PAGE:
• Momo Pixel created this unbelievably fun (and sadly accurate) 8-bit video game called "Hair Nah." In the game, players become a black woman who has to stop curious people from touching her hair as she travels around the world.  It's an addictive way to make the most of an all-too-common microaggression.

Final thought: Brittany Packnett

I'll be back in two weeks with more women to celebrate and support. If you know a black woman I should feature, send me some links!

Bill Gates in conversation with The Times of India

Bill Gates sure is strict on how his children use the very technology he helped bring to the masses.

In a recent interview with the Mirror, the tech mogul said his children were not allowed to own their own cellphone until the age of 14. "We often set a time after which there is no screen time, and in their case that helps them get to sleep at a reasonable hour," he said. Gates added that the children are not allowed to have cellphones at the table, but are allowed to use them for homework or studying.

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Jimmy Carter at the COmmonwealth Club.

Jimmy Carter, 99, was the 39th president of the United States (1977 to 1981). Looking back on his achievements both in and out of office, it’s easy to say that he was a man ahead of his time. He was far ahead of the mainstream when it came to advocating for social justice, human rights, and the environment.

Carter famously installed solar panels on the White House in 1979, only to have them removed by Ronald Reagan.

The former peanut farmer and Navy Lieutenant from Plains, Georgia, was also far ahead of his time when supporting gay rights. In 1976, while running for president, he said he would sign the Equality Act, an amendment to the 1964 Civil Rights Act that would prohibit discrimination based on sexual orientation. “I will certainly sign it, because I don’t think it’s right to single out homosexuals for special abuse or special harassment,” he said.

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All GIFs and images via Exposure Labs.


Photographer James Balog and his crew were hanging out near a glacier when their camera captured something extraordinary.

They were in Greenland, gathering footage from the time-lapse they'd positioned all around the Arctic Circle for the last several years.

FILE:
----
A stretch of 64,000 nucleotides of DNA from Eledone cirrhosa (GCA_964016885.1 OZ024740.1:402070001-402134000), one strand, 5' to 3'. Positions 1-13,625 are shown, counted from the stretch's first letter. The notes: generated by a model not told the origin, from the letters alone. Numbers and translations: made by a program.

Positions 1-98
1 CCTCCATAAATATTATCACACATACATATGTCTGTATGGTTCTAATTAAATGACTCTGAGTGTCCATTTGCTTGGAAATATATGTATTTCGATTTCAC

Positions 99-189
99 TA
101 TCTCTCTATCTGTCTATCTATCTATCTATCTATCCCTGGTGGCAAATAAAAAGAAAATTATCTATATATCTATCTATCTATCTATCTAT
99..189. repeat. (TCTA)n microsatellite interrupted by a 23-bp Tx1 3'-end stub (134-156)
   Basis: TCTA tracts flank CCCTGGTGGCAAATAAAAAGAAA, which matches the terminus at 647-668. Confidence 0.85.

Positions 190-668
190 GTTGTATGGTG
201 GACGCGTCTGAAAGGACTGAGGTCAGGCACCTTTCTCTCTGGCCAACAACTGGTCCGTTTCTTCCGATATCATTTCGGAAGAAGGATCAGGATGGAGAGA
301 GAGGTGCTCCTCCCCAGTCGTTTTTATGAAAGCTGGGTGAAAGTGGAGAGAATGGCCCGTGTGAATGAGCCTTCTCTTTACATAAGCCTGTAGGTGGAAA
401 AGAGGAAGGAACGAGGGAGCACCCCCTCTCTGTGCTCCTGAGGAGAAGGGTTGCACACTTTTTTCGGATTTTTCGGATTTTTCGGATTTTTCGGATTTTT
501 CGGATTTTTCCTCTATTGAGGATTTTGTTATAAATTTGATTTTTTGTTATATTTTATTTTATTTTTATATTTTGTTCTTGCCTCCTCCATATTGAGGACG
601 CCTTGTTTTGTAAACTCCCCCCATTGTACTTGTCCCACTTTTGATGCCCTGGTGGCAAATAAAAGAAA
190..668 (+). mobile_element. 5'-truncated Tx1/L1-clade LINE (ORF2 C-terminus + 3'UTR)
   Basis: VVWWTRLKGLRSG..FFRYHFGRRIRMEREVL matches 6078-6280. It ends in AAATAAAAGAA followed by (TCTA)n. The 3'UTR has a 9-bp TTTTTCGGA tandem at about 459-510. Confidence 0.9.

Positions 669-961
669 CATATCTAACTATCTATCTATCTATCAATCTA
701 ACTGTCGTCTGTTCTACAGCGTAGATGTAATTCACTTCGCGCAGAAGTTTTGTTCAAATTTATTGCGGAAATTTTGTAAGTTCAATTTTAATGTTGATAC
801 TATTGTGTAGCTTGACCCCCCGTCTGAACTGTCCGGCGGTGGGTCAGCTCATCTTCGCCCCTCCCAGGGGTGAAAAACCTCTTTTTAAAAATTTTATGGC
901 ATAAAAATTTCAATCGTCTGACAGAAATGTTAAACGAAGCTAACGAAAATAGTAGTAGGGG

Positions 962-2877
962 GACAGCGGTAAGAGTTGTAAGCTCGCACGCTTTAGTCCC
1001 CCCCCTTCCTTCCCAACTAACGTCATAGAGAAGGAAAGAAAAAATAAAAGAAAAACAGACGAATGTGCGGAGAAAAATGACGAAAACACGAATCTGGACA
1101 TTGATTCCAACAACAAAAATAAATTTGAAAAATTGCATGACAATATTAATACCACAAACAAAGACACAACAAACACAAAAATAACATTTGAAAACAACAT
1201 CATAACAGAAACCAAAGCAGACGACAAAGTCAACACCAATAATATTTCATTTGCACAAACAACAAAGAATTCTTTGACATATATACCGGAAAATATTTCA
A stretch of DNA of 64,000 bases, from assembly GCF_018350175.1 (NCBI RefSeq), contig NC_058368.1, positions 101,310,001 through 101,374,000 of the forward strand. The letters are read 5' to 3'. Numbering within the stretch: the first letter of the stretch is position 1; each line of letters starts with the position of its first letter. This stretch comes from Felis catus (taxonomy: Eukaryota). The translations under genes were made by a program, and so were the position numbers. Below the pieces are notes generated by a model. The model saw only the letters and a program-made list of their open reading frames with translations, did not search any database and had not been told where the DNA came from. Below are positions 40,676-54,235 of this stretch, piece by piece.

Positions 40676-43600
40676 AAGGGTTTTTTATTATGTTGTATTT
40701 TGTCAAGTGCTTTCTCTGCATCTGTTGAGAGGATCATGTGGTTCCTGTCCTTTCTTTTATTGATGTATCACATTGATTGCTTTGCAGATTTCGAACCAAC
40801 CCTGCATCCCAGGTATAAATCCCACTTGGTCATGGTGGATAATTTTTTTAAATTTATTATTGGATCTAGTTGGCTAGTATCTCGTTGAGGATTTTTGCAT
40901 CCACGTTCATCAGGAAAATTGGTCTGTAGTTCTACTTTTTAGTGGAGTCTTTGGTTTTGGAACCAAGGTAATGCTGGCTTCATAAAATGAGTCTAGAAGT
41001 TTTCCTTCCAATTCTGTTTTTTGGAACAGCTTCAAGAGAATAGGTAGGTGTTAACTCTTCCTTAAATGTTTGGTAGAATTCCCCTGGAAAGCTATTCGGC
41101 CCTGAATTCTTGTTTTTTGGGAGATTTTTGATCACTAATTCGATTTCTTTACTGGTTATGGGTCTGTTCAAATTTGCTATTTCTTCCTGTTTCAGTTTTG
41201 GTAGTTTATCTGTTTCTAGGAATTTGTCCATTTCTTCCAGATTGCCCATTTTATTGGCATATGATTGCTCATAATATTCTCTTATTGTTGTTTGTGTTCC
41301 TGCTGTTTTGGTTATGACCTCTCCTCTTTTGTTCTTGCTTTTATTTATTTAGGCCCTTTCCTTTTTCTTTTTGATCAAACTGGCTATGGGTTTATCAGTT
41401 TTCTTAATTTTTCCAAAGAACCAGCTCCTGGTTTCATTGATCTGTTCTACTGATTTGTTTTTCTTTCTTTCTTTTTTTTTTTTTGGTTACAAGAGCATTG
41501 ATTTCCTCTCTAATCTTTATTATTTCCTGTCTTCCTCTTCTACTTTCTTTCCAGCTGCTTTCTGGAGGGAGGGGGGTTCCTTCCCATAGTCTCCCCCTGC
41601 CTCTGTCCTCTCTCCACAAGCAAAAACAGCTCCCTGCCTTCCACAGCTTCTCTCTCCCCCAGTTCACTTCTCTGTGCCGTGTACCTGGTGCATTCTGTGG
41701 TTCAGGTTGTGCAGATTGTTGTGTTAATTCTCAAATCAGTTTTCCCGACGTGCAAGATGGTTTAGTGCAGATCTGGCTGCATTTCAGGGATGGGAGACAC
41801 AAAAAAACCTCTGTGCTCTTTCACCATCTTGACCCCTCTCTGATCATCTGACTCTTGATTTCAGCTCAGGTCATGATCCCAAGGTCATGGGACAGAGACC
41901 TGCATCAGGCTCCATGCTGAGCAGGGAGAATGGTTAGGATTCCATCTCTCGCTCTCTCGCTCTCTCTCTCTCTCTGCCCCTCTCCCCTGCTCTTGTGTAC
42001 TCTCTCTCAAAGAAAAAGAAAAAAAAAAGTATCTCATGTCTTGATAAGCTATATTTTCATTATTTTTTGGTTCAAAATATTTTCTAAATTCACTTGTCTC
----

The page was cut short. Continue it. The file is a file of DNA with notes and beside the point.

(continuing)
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Family

Mom’s blistering rant on how men are responsible for all unwanted pregnancies is on the nose

“ALL unwanted pregnancies are caused by the irresponsible ejaculations of men. Period. Don't believe me? Let me walk you through it."

Mom has something to say... strongly say.

Members of The Church of Jesus Christ of Latter-day Saints, commonly known as Mormons, are a conservative group who aren't known for being vocal about sex.

But best selling author, blogger, and mother of six, Gabrielle Blair, has kicked that stereotype to the curb with a pointed thread on reducing unwanted pregnancies. And her sights are set directly at men.

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Education

A teacher asked a great question about superintendent pay. Then, all hell broke loose.

Her earnest question about inequality in our education system was met with a grotesque abuse of power.


Why should a superintendent get a raise while teachers in the same district struggling to make ends meet see their paychecks flatline — year after year after year?

Teacher Deyshia Hargrave begged the question. Minutes later, she was handcuffed and placed in the backseat of a cop car.

The scene was captured below by YouTube user Chris Rosa, who attended a board meeting for Vermilion Parish Schools in Louisiana.

You can watch Hargrave begin speaking about 33 seconds in. The situation starts becoming contentious around 6:35 minutes. Hargrave is arrested at 8:35, and then walked outside in handcuffs and placed in the back of police vehicle.


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Albert Einstein

One of the strangest things about being human is that people of lesser intelligence tend to overestimate how smart they are and people who are highly intelligent tend to underestimate how smart they are.

This is called the Dunning-Kruger effect and it’s proven every time you log onto Facebook and see someone from high school who thinks they know more about vaccines than a doctor.

The interesting thing is that even though people are poor judges of their own smarts, we’ve evolved to be pretty good at judging the intelligence of others.